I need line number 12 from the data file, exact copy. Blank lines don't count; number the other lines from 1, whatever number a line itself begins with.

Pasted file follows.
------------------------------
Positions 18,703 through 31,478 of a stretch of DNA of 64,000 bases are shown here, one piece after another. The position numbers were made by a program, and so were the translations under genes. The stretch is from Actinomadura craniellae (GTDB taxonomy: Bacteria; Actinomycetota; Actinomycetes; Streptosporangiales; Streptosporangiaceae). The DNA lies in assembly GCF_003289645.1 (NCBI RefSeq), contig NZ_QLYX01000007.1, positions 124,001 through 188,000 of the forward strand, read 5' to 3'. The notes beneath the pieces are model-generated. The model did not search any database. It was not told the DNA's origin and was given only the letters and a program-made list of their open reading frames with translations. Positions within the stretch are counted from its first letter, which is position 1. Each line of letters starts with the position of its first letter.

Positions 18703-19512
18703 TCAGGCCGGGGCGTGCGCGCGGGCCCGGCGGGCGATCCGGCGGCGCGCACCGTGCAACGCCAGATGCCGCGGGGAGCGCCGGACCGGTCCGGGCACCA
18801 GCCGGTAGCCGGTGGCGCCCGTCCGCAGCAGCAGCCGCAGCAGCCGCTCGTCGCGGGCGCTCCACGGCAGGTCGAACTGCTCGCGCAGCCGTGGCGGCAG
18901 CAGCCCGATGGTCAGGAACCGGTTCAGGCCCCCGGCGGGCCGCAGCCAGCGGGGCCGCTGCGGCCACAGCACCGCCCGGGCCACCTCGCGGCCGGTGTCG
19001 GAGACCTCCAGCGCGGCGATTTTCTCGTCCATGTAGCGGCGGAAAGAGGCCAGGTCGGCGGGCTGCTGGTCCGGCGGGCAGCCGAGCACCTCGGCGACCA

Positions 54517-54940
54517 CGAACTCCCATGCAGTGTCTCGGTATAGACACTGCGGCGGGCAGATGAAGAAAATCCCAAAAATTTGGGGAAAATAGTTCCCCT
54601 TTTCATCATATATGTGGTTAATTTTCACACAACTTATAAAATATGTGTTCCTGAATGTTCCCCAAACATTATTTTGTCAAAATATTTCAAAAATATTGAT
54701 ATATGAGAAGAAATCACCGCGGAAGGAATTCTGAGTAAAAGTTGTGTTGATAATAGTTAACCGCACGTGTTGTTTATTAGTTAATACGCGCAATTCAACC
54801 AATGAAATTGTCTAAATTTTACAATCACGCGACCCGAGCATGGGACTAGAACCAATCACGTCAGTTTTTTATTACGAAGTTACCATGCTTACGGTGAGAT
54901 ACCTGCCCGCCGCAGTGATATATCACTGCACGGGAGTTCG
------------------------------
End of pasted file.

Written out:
54901 ACCTGCCCGCCGCAGTGATATATCACTGCACGGGAGTTCG